Ghost & Palmer Luckey

One of the really cool thing about some of my magazine and photography gigs is the opportunity to meet and spend time with some really interesting characters.

So, a month or so back, another writer for Vertical magazine, Brent Bergan, invited me to join him to help out with some photography for an article he was working up. It sounded interesting so I jumped at the chance. Besides, I hadn't seen Brent in several years and we've never had an opportunity to work together.

Prior to the shoot date, Brent sent me the draft of his article so I could better understand what the project involved. I would be photographing a new drone that resembled a traditional helicopter, although much smaller. Dubbed the Ghost 4, it reportedly possessed some pretty remarkable high tech capabilities and utilized artificial intelligence and targeted at the defense industry for battlefield surveillance.

While the technology and capabilities of this new drone certainly piqued my interest, it may have been learning about the company's young founder that was particularly interesting.

The company, Anduril Industries, was founded by Palmer Luckey, (inset photo), a twenty-something tech-guru known to favor flip-flops, cargo shorts and Hawaiian shirts as his standard business attire. Oh, did I mention he's also now worth several billion dollars

He started out in his teens as a hard core computer gamer. He was, however, never satisfied with the game platforms or the controllers. Luckey and a childhood buddy were consumed with tearing into the devices to tweak them so as to enhance the overall gaming experience.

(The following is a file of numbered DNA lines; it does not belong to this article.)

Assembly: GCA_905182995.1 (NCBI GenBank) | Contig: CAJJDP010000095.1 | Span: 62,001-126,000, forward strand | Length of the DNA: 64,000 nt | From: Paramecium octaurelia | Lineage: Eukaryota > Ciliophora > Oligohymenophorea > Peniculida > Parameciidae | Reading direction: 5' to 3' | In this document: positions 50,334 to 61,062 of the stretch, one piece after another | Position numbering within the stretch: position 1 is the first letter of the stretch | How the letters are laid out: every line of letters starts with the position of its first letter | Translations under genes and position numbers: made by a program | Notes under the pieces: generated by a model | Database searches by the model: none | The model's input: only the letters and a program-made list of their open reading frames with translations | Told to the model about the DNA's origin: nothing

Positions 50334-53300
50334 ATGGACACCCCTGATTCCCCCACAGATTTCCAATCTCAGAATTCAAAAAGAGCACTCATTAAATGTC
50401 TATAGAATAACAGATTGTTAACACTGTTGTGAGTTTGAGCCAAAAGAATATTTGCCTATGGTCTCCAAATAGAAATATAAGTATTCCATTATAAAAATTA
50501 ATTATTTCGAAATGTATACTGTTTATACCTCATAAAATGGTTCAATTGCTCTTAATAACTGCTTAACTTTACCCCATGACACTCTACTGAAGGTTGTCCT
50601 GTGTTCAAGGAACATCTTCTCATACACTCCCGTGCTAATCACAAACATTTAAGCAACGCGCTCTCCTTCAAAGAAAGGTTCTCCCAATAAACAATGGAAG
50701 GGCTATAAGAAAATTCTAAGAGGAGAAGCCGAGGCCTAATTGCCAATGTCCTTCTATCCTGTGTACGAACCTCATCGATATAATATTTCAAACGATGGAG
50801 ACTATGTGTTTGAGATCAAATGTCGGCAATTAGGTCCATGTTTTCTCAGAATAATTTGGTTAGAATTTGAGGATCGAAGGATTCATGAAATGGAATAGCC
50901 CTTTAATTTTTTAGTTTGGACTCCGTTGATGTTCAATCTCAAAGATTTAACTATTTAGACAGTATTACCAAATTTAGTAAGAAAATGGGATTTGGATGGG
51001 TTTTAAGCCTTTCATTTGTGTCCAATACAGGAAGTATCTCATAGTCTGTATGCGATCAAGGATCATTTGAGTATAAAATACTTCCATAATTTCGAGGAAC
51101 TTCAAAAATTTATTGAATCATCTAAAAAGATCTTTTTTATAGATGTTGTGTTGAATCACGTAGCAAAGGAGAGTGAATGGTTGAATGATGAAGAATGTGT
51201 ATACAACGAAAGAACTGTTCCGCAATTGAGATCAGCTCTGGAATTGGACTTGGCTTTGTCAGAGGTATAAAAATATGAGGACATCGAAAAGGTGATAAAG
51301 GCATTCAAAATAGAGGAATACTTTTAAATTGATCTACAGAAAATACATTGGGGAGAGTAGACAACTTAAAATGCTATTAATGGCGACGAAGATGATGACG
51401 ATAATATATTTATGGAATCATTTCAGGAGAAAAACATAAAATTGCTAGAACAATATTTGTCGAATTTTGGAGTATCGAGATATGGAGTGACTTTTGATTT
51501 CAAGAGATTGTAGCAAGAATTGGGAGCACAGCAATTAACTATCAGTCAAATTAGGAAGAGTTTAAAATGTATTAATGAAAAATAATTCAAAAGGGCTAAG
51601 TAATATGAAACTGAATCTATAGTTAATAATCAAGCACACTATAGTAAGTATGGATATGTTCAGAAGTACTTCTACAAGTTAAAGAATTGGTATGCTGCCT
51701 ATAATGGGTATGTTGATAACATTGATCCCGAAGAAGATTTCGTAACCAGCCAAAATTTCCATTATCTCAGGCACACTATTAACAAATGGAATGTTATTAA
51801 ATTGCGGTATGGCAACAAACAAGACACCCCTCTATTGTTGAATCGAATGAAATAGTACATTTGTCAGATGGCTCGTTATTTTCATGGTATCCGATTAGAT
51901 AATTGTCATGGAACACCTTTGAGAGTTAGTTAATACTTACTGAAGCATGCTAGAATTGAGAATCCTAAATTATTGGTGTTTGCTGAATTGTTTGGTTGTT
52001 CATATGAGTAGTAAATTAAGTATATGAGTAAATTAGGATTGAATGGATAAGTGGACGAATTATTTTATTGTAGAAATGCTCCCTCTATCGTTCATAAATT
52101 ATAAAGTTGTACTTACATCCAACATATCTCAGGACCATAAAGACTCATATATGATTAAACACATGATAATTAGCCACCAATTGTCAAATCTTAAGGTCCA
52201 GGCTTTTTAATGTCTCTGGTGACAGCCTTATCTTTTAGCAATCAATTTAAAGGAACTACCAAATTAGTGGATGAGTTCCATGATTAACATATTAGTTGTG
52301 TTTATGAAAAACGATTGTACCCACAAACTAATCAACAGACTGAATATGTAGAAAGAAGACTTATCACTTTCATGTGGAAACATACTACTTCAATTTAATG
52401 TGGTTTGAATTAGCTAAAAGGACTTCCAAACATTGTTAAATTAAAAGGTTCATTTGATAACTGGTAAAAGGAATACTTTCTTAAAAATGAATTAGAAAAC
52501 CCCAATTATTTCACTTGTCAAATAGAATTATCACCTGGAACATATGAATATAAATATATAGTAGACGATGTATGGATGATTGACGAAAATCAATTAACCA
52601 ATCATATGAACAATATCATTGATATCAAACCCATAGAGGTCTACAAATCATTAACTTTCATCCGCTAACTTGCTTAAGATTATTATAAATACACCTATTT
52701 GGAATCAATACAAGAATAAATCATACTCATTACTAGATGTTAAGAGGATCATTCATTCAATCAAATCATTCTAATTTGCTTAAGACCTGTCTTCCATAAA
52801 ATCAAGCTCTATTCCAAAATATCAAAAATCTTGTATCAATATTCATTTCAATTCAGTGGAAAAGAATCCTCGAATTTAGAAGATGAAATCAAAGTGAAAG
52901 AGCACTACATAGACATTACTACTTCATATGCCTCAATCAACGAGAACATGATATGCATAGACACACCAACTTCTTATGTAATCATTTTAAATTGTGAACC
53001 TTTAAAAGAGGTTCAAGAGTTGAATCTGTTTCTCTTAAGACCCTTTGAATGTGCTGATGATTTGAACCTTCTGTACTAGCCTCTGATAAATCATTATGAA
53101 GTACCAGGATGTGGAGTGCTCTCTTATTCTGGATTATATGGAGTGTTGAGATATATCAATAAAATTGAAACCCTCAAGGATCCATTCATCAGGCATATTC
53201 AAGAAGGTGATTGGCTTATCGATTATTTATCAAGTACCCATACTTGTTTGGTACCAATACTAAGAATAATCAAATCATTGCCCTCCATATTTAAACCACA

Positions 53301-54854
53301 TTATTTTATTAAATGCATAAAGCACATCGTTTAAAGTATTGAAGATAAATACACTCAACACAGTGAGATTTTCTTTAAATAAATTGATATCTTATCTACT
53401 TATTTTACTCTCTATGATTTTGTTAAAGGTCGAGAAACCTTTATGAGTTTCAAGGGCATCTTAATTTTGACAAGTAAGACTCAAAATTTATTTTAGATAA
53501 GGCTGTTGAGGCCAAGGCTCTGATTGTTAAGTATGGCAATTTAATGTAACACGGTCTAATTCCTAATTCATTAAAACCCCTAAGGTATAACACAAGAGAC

By his late teens, Luckey founded his first business Oculus VR, having designed the Oculus Rift Virtual Reality, (VR) head mounted display. At nineteen, he sold his technology to Facebook for $2.4 billion.

With these VR head displays, Luckey taught himself to fly helicopters which would come in handy. You see, after the Oculus Rift sale, he used some of the proceeds to purchase nine helicopters for his personal use including a Sikorsky Black Hawk.

Over the next few years, Luckey went on to innovate other tech pursuits which ultimately led him to create Anduril Industries, a high-tech company dedicated to 'Transforming the U.S. and allied military capabilities with advanced technology.'

So on this day, I met Brent at a very secure looking gate at the end of a remote cul-de-sac in Orange County CA coastal foothills. We were met by a representative from Anduril who led us through the gate and up a winding asphalt road to the company's test facility. I could tell there was lots of money and lots of technology associated with this place but everyone was exceedingly casual and welcoming.

The engineers at the site were eager to show us the Ghost 4 and explain a little about it's capabilities and generally ways the technology can be integrated into a battlefield. Again, truly remarkable stuff...

It was about an hour into our visit our host arrived. Luckey, slowly walked up the dirt path wearing his trademark flip flops, cargo shorts and Hawaiian shirt. He was very personable and engaging as he greeted us.

For the next several hours he talked to us about his background, his early business pursuits, and of course Anduril and the Ghost 4. As he talked I remember thinking, damn, this relatively unassuming kid is an exceedingly high functioning individual!

At the end of our visit, we all walked together back to our cars in the dirt parking lot where Brent and I thanked Luckey and his crew for the hospitality. As I climbed into my vehicle, I watched in Luckey walk past and get into a Mini Cooper parked next to me!

Then it struck me; this 'kid' has made his own way in the tech world, accumulated significant wealth and resources, possesses a strong sense of patriotism and love of his country yet drives himself around in a Mini Cooper. Who does that?

Anyway, it was a project I don't think I'll soon forget and meeting this brilliant 'kid' was definitely the highlight.

I invite you to take a minute and read Brent's entire article in the summer issue of Vertical Valor, (linked below).